Silver Falls State Park Day 3 and 4

Photos for the entire trip are here.

Silver_Falls (60) Sunday morning dawned beautifully, with clear skies and wonderfully fresh air.  On the previous evening, we noticed a lot more activity on the trails and decided that it would be nicer to wait until Monday for our waterfall hikes.  After a big happy breakfast of bacon, eggs and potatoes (the favorite for camping weekends) we dressed in clothes appropriate for a town visit and headed north on HWY 214 to explore Silverton.

Silverton was listed as one of the ten “coolest” small towns in America in a CBS News poll in 2009. The criteria was that the population be less than 10,000 and included requirements that you be able to get a good cup of coffee and that there are more galleries than country stores.  Silverton fits that picture very well, although we saw a lot more restaurants than galleries, and the number of quaint little shops seemed a bit limited.  One of my favorites was “The Purl District”.  Being a knitter, I love to find local yarn shops and visit with the creative people there.  The Purl District didn’t disappoint, although a chat with the proprietor indicated that like other small knit shops in other rural towns, she is hanging on by a thread.  Just a little aside here, please buy your yarn from local shops if you can.

Silver_Falls (64) We walked around town, looking in the restaurants, and checking out the few galleries.  Silverton’s Chinatown was different, and consisted of one shop and one restaurant.  There was also a Thai restaurant that tempted me with great fragrances as I watched something wonderful being delivered to a patron.  After that big breakfast it didn’t seem appropriate to eat again just two hours later! Another surprise as we explored the town was a great grocery store, Roth’s Fresh Market. With a little research, I found that this locally owned chain of markets was first established right here in Silverton.  It was a bit like a small and local combination of Whole Foods and Trader Joe’s, with a fine bakery, fresh flowers, and 4 long double rows of really good wine.  I bought a bottle of organic “Our Daily Red” from the Orleans Hill Winery in Nevada City for under $9.00. It was truly good, and no sulfites! I hope I can find this wine again without having to drive north to a Roth’s market!

Silverton is only a short drive from Salem, and only an hour from Portland.  Even though it is growing, it has retained some of the great character that made it a favorite. Especially beautiful is the gorgeous Silver Creek that flows through town and the myriad blooming dogwoods, azaleas and other flowers.  Driving the streets revealed great historic bungalows, some neighborhoods with wide streets and manicured yards, others narrow and less appealing. The best part of the town is how dog-friendly it is.  With 9,500 people and a dog population of more than 1,500, many restaurants in town have patio dining spots that allow your dog to sit at your feet, and an annual pet parade in honor of Bobbie, a collie who found his way home to Silverton from Indiana in 1924. Parking is still metered on the street, and the meters still take pennies: twelve minutes for once cent, although on Sunday we didn’t have to pay.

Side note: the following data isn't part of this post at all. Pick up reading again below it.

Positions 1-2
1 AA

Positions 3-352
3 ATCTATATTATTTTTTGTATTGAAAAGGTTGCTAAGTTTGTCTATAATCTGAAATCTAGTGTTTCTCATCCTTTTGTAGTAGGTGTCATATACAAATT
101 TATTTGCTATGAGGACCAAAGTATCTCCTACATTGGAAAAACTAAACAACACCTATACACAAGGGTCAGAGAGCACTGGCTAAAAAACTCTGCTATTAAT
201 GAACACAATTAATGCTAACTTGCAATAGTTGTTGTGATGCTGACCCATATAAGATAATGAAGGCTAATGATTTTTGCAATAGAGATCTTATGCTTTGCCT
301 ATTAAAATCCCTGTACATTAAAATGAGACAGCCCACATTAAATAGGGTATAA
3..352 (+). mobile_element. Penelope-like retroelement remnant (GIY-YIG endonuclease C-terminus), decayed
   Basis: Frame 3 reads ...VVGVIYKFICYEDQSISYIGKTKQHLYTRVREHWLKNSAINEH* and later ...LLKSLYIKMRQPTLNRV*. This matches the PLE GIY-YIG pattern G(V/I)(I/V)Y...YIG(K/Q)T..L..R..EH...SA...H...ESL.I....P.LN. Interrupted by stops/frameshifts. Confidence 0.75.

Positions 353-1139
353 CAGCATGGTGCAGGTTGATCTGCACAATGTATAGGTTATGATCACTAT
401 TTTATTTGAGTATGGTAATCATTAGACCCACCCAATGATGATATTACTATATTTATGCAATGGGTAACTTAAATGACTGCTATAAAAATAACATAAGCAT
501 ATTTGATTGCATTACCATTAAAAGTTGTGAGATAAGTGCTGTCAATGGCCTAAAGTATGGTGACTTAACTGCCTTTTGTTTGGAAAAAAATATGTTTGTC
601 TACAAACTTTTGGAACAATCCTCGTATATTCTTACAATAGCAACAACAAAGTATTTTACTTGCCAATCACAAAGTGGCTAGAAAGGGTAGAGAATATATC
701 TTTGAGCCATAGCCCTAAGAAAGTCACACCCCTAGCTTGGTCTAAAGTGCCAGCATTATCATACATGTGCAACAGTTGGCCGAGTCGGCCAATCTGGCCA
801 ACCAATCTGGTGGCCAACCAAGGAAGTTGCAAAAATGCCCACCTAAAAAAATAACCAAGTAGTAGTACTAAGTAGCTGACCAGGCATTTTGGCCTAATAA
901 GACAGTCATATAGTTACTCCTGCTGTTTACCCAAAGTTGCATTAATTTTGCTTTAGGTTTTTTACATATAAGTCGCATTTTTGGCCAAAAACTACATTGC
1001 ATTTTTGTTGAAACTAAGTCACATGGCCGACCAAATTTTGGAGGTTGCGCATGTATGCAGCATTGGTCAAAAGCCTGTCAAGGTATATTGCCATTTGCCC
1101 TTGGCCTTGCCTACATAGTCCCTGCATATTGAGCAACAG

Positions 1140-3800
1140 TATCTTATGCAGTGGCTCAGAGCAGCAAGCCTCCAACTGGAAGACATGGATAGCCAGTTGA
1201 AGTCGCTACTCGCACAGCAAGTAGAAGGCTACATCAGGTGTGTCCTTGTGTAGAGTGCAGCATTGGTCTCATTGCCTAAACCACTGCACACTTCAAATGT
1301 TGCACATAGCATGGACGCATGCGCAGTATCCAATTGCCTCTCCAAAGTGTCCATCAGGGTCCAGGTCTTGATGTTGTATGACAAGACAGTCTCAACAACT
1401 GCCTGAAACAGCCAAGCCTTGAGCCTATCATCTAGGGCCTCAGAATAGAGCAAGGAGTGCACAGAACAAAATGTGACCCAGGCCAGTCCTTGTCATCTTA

After exploring the local streets, we branched out to amble along country roads around town, enjoying the beautiful nursery fields filled with young Japanese maples and dogwoods.  Farther afield, as we headed back to camp, the bluegrass fields stretched across rolling hills into the distance, emerald green and lush.  The sun was warm and the sky punctuated by billowy white clouds.  It couldn’t have been a more perfect drive.

Silver_Falls (69) Back in camp, we were met by my daughter, Deborah, who drove the hour from Portland where she lives.  I was delighted to have some time with Deb, and glad that she came to spend the night and hike the waterfalls.  Deb also brought along a great bottle of wine, a Pinot Noir from Oak Knoll, an Oregon winery.  I guess I have to search for this one as well!  A bottle of Barefoot is fine, but now and then a treat is definitely in order. We let the cat, Jeremy, out to play in the forest and he had a wonderful time scratching trees and running up and down the pathways.

We visited a bit before Deb and I hopped on the bikes to explore some of the great bike trails in the park.  It was a wonderful ride, just hilly enough to be challenging, paved and smooth, and punctuated by long stretches of downhill glides.  Deborah hails from one of the most bike-friendly cities in the country, but she still appreciated a bike trail that wasn’t next to a road.  When we returned to camp, Mo started up the evening fire and we cooked a great steak supper over the coals.  I even baked a campfire potato for the three of us to share.  Guess I had better work on that a bit more because it was very black and crusty on the outside without much left on the inside!  I am spoiled with a quick microwave baked potato while traveling, but this time I didn’t want to turn on the generator for 5 minutes of potato baking!